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Aircraft tug (merged)

The famous aviator comradery is a complete myth! Before i bought my tug i had the same idea. Nobody in my hangar wanted to share their tug, there’s 5 Schleppmaxxe 1.0 in my hangar.

In my eyes the 2.0 version is only necessary when it’s uphill, or for Twins/TBM etc

My feeling is that pilots here are very happy to share tugs, but they are also happy to damage each others’ planes during moving them around, and nobody will admit to it

Shoreham EGKA, United Kingdom

Hey, now that’s one problem i don’t have: Rotating hangar for 8 planes. :-)

Hey, now that’s one problem i don’t have: Rotating hangar for 8 planes. :-)

Did Jesenwang copy Landshut, vice versa, or are the turntable hangars common on Germany? I thought it was an expensive but ingenious concept, not having seen one before.

I don’t think it would be a happy scene if somebody else damaged my aircraft. I keep two planes in my hangar and gymnastics are required to get them in and out. I dinged a wingtip myself once and I was not pleased with myself, but I’ve avoided repeat performances.

Last Edited by Silvaire at 02 Mar 15:37

Turntable hangers are common in Germany, most newly built hangars use that principle. Hangars are paid for by rent and the more aircraft, the more rent. Financially, they make sense and are much more convenient than the classical large hangar halls where you first have to move out 5 airplanes to get to yours and while doing so damage 3 of them.

In the last 20 years, no T hangars were built in Germany from what I was told.

Thanks for the info!

Yes, it is very strange that are not used in other countries.

American guests who visit me get completely crazy about our revolving hangars … next shock after they have have learned that we do have tap water, toilets and electricity in Germany ;-)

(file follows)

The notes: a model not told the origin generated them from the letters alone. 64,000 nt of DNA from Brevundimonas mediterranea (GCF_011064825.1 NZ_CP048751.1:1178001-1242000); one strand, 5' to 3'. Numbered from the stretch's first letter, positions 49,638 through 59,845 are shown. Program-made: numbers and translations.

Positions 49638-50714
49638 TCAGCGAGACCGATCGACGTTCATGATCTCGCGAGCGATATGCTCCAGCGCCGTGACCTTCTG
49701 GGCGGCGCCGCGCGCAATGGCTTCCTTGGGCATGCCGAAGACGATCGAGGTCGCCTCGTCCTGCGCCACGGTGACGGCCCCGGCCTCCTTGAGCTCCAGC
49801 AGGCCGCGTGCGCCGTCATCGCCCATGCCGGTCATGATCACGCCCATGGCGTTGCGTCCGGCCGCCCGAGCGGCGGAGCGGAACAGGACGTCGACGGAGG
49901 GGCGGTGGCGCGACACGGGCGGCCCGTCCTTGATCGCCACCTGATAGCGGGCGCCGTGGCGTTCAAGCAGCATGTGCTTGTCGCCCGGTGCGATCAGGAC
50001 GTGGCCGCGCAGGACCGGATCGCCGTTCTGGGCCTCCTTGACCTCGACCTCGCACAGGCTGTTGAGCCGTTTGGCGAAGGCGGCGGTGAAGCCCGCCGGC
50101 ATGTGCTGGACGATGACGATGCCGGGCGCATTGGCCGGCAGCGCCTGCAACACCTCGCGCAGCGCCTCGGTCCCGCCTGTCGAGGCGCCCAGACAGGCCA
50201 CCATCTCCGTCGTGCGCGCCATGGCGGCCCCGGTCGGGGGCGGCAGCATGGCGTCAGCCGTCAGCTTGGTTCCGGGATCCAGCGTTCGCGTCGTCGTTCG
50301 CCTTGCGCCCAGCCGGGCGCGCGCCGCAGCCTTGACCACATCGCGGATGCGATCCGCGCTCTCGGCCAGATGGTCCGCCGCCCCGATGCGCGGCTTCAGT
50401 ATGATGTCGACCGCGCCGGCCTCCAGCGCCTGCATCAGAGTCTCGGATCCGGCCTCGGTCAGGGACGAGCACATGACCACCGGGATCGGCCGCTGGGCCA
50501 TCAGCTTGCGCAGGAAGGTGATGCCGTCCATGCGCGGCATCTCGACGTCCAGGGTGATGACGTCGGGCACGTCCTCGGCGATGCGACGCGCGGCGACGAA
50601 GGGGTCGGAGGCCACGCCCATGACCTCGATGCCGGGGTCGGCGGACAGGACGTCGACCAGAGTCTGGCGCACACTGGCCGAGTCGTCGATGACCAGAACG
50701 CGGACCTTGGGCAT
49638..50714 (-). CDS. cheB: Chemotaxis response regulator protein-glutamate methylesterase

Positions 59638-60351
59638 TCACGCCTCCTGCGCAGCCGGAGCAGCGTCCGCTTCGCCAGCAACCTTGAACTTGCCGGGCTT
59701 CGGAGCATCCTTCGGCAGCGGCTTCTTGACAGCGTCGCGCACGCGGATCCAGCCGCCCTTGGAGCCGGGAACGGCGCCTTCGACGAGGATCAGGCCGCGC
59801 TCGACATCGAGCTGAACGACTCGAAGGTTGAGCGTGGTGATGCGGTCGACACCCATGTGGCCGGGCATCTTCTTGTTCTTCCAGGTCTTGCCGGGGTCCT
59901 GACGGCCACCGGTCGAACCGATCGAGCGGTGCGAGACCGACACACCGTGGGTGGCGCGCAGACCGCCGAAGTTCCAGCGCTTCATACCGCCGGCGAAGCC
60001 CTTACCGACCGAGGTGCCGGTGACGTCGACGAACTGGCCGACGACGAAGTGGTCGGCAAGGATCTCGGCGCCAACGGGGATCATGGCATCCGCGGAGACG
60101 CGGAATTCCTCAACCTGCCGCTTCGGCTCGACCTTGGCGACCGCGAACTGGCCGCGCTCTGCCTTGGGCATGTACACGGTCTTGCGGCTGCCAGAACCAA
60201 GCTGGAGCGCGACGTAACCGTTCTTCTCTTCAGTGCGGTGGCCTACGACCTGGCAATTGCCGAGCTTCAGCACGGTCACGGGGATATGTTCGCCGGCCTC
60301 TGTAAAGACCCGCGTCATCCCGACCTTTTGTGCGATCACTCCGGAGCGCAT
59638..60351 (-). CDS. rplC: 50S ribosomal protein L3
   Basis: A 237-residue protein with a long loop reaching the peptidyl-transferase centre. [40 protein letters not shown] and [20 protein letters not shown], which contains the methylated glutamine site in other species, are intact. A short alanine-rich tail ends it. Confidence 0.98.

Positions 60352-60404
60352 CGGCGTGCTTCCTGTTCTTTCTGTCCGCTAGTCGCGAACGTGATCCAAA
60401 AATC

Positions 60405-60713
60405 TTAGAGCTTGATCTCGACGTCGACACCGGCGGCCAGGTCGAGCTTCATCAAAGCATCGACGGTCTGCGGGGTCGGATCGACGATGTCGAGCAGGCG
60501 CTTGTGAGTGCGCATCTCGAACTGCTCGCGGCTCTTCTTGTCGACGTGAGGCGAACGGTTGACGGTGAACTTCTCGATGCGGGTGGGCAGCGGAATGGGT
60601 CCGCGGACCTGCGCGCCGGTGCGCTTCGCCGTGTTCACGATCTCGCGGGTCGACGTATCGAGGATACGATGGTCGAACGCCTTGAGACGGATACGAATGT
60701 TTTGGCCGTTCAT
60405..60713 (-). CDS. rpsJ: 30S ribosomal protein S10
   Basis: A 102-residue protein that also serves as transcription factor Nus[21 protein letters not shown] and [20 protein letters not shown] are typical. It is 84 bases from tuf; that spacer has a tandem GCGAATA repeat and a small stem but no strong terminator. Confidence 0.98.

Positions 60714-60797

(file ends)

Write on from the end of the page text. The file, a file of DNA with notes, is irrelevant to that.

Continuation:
If i could buy a piece of land at some airport near Munich, I’d build such a hangar. Prices are between 300 and 400 EUR for one place in such a hangar that has room or 8 airplanes and you can build it for less than a small apartment … I think that’s a good business.

I can’t help wondering if the turntable is worth its cost – in installation AND in maintenance. Plus, the day the mechanism or the power supply fails, only one pilot is going to fly. IMHO the better way to get as many planes as possible in a given hangar area is to have a round hangar with nothing but doors on the outside. The most beautiful example of this concept is at EBGB Grimbergen, where the doors are suspended from the concrete roof so that there is not a single doorpost, but the cost of the concrete roof and its support must be excessive. A simpler implementation can be seen at EBMO Moorsele.

@Alexis: is the 300-400 euro a yearly rate? If so, that is quite affordable!

EBZH Kiewit, Belgium

Jan, The EUR 300 – 400 is rental cost per month.

More modern turntable hangars do not have a column in the middle of the turntable so getting a plane out if the mechanism is not working is not an issue. One simply has to move some planes like in a “normal” hangar. Even in a hangar with a column this can usually be done but requires a lot more and very careful moving of planes.

My plane has been in hangars with turntables for the past seven years and I would not want to get back to a standard hangar for fear of hangar rash. The mechanism of the turntables is very simple. I doubt there is much maintenance required. So far I only heard of one turntable being broken at my home field for a few days and the reason for that was an electrician doing some other installation in the hangar disconnecting the turntable electrics and rewiring it incorrectly.

EDML - Landshut, Munich / Bavaria
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